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A newborn's risk of developing a congenital abnormality known as spina bifida can be decreased if expectant mothers take multivitamins and do not take unnecessary drugs.

"Pregnant women should be taking multivitamins containing the B vitamin folic acid and only use medications with the knowledge and consent of their obstetrician," said Dr. Irving Fish, director of pediatric neurology at New York University Medical Center.In spina bifida, the bony spine that protects the spinal cord fails to develop properly. As a fetus's spine forms during the early weeks of pregnancy, it normally closes first around the middle of the spinal cord, then at either end.

Often, the base of the spine is not completely enclosed, Fish said. An opening occurs in about 5 to 15 percent of the population, in whom it causes no problems and is detected only on a routine X-ray.

However, if the opening at the lower spinal cord is large enough, the nerves at the base of the spine may be exposed, unprotected and defective.

As a result, the baby may have some paralysis of the legs, bladder and bowel incontinence, and be prone to kidney and bladder infections.

The degree of impairment depends on how much of the spinal cord nerves are defective. While there is no cure for spina bifida - nerve cells cannot be repaired - physical therapy can enhance muscular development.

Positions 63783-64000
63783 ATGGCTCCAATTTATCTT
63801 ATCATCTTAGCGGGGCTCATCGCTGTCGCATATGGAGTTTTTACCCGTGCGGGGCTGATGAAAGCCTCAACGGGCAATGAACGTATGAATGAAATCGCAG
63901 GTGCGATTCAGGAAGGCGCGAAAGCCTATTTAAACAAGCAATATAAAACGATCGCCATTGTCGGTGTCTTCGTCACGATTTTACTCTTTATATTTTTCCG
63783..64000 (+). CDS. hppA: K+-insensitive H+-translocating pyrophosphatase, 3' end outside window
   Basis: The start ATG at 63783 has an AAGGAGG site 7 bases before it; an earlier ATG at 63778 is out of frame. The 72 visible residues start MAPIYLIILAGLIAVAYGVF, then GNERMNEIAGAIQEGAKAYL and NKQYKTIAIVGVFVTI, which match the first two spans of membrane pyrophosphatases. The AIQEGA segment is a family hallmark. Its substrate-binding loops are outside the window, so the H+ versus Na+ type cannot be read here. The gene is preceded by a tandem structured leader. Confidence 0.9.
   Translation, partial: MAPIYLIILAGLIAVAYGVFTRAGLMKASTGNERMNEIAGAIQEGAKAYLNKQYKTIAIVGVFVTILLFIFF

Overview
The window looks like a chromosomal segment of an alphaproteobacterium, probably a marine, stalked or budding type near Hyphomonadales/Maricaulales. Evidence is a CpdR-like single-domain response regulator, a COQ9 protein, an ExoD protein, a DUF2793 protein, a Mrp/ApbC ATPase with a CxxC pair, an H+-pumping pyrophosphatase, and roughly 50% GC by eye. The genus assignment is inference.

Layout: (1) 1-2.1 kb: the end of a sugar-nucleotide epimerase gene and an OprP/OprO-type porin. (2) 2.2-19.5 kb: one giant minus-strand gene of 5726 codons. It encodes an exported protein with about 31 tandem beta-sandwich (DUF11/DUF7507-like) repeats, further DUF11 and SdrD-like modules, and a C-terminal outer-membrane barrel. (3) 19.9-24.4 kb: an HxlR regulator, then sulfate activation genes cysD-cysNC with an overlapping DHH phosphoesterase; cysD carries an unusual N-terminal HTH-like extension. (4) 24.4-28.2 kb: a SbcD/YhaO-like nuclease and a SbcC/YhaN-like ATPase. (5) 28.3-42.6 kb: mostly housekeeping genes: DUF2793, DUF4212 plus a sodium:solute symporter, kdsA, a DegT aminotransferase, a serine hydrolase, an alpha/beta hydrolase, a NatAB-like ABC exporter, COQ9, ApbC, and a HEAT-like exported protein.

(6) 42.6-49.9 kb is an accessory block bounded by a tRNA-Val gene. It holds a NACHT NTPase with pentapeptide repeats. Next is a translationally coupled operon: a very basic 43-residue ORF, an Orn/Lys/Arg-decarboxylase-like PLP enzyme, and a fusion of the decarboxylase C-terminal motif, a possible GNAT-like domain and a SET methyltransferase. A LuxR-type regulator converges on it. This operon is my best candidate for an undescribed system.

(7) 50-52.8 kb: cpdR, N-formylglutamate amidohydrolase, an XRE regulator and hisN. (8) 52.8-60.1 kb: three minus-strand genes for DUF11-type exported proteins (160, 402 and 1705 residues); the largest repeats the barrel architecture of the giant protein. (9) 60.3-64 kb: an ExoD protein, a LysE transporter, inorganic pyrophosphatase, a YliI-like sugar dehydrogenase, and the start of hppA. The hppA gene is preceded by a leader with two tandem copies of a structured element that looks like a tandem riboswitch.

A recent study compared the incidence of spina bifida and other neural-tube defects in babies of women who took vitamins containing folic acid during the first six weeks of pregnancy with those who did not.

The study found that folic acid decreased the prevalence of neural tube defects from 3.5 per 1,000 births to 0.9 per 1,000.

"This does not mean large doses of folic acid are recommended," Fish stressed. "Rather, pregnant women should obtain the amount of folic acid contained in the standard multivitamin - usually from 200 to 400 micrograms." The prevalence of spina bifida and other birth defects is also higher in babies born to women who take drugs during pregnancy, including alcohol and some prescription medications.

For example, valproic acid (Depakene), a medication used to treat seizures, can produce a higher incidence of spina bifida. "Women taking valproic acid may benefit from genetic counseling before contemplating pregnancy," Fish advised.

Overall, the incidence of spina bifida in the United States has declined over the past 10 years.